GPU Performance

We’ve tested Raven Ridge before, which is the platform name for Ryzen Mobile, but that was the Ryzen 7 2700U with Vega 10 in the Acer Swift 3. The Thinkpad A285 ships with the Ryzen 5 Pro 2500U, which features the Vega 8 GPU, meaning 8 Vega cores, which means if you do want the best GPU performance you can get in a 15-Watt PC APU, you will have to get the highest-tier Ryzen Mobile.

To test the ThinkPad A285, we ran it through our GPU suite for integrated GPU laptops. If you’d like to compare the A285 to any device not shown in the graphs, please check out our online bench.

3DMark

Futuremark 3DMark Fire Strike

Futuremark 3DMark Sky Diver

Futuremark 3DMark Cloud Gate

Futuremark 3DMark Ice Storm Unlimited

Futuremark 3DMark Ice Storm Unlimited - Graphics

Futuremark 3DMark Ice Storm Unlimited - Physics

UL Benchmark’s 3DMark offers a set of tests with varying degrees of complexity, with Fire Strike being something made for dGPU devices, and Ice Storm Unlimited the same test they offer on smartphones and tablets.

The ThinkPad A285 with its less-powerful GPU definitely takes a step back from its faster brother in the Acer Swift 3, and coupled with the lower frequency CPU, finds itself more-or-less tied with the Intel iGPU. Which isn’t really praise by any measure. AMD also hasn’t really been updating performance with drivers as quickly as hoped on the Raven Ridge platform for DX11.

GFXBench

GFXBench Aztec Ruins - Normal DX12 Off-screen

GFXBench Aztec Ruins - High DX12 Off-screen

GFXBench has been updated to version 5 on the PC, and brings with it new DX12 tests with the Aztec Ruins scenes. As such, we’ll be transitioning to these new tests as our baseline for GFXBench going forward.

Aztec Ruins offers both a normal (1080p) and high (1440p) mode, and here the Vega 8 does quite a bit better than it did on DX11 with 3DMark. The results on both level are slightly behind the Vega 10 Acer Swift 3, but well ahead of the iGPU in the Surface Pro 6.

Dota 2

Dota 2 Reborn - Value

Dota 2 Reborn - Mainstream

Dota 2 Reborn - Enthusiast

For iGPU laptops, we use Dota 2 as our real-world gaming test, since it’s both a very popular game, and quite adaptable to low-end hardware. Unfortunately, there was no way to run 1366x768, on this device, so it was run at 1280x720 instead. Dota 2 is a DX11 title, and the performance of the ThinkPad is not great here compared to either the Ryzen 7 2700U, or the Intel laptops.

GPU Conclusion

There’s little doubt that Vega can offer a lot more performance than Intel’s iGPU offerings, and we’ve seen that before with the Vega 10, but Vega 8 in the ThinkPad A285 doesn’t offer quite the performance level, especially on DX11 titles, which is still the most popular API on the PC. As a result the iGPU portion of AMD's APU is still competitive with Intel offerings, but it won't offer the kind of class-leading performance that AMD is better known for.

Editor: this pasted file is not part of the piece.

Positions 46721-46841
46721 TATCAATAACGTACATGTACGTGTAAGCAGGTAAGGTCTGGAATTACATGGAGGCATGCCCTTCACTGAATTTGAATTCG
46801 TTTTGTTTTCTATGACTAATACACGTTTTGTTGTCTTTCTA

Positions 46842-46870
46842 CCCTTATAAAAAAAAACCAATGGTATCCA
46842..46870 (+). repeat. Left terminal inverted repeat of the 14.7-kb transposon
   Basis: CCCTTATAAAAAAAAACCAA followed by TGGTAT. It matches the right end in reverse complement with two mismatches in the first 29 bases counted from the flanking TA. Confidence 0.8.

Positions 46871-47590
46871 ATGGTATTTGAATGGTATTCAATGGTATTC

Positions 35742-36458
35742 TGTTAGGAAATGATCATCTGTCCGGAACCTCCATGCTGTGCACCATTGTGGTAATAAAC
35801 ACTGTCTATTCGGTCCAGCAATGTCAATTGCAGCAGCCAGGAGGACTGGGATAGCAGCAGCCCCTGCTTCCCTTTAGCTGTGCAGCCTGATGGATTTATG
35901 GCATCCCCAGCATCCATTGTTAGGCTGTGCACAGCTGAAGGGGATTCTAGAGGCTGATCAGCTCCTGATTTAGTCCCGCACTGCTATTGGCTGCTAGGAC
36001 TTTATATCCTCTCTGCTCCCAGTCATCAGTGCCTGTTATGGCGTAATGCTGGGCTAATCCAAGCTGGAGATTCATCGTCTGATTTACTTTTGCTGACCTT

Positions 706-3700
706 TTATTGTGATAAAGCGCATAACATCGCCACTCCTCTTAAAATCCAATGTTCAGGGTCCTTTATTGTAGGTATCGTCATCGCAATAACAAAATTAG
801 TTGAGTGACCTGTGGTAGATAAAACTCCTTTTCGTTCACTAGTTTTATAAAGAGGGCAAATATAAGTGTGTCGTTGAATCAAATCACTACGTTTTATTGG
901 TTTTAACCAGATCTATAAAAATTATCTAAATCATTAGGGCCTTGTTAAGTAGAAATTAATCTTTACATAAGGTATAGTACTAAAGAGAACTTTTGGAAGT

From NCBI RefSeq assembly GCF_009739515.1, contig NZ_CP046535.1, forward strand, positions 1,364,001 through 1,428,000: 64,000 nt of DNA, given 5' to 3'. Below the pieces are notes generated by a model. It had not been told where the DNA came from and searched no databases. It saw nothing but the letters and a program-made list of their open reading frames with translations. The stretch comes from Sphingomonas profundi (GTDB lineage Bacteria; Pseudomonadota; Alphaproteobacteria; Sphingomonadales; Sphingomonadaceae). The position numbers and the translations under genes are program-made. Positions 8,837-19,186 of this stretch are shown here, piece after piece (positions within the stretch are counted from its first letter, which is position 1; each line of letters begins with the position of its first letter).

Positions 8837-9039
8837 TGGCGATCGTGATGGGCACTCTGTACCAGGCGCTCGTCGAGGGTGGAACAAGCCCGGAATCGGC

System Performance Display Analysis
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  • jardows2 - Tuesday, December 18, 2018 - link

    This chassis is not too thin for an Ethernet port. Our organization just ordered in a bunch of HP probook 450's that are every bit as thin as this, and they all include an Ethernet port. To make Ethernet connectivity a dongle is just a stupid business decision made by Lenovo for this class of laptop. Reply
  • HStewart - Tuesday, December 18, 2018 - link

    It not that thin of notebook, it include Type-A USB so it still fat notebook - I would think it possible to include ethernet at back part of it - probably a cost saving measure - just like the display. Reply
  • IGTrading - Tuesday, December 18, 2018 - link

    I find it ridiculous that the reviewers felt the unexplained need of including 15" laptops and notebooks with a discrete video card and compared them with a 12.5" Thin&Light portable without a discrete GPU.

    Why the heck are we comparing plums to grapes and apples to pineapples ?!

    The most basic journalistic "rules" for an initial review are to compare products priced similarly and of course, products with comparable specifications.

    Does anybody care to compare a Lamborghini to a Ford K ? Sure those are both cars, both use petrol and both have 4 wheels ... but really !?!

    You want to have an expert comparison between similar products from DIFFERENT product lines .... to show just how much extra performance does a larger chassis bring ... or a higher price ... ok, do it and present it as such.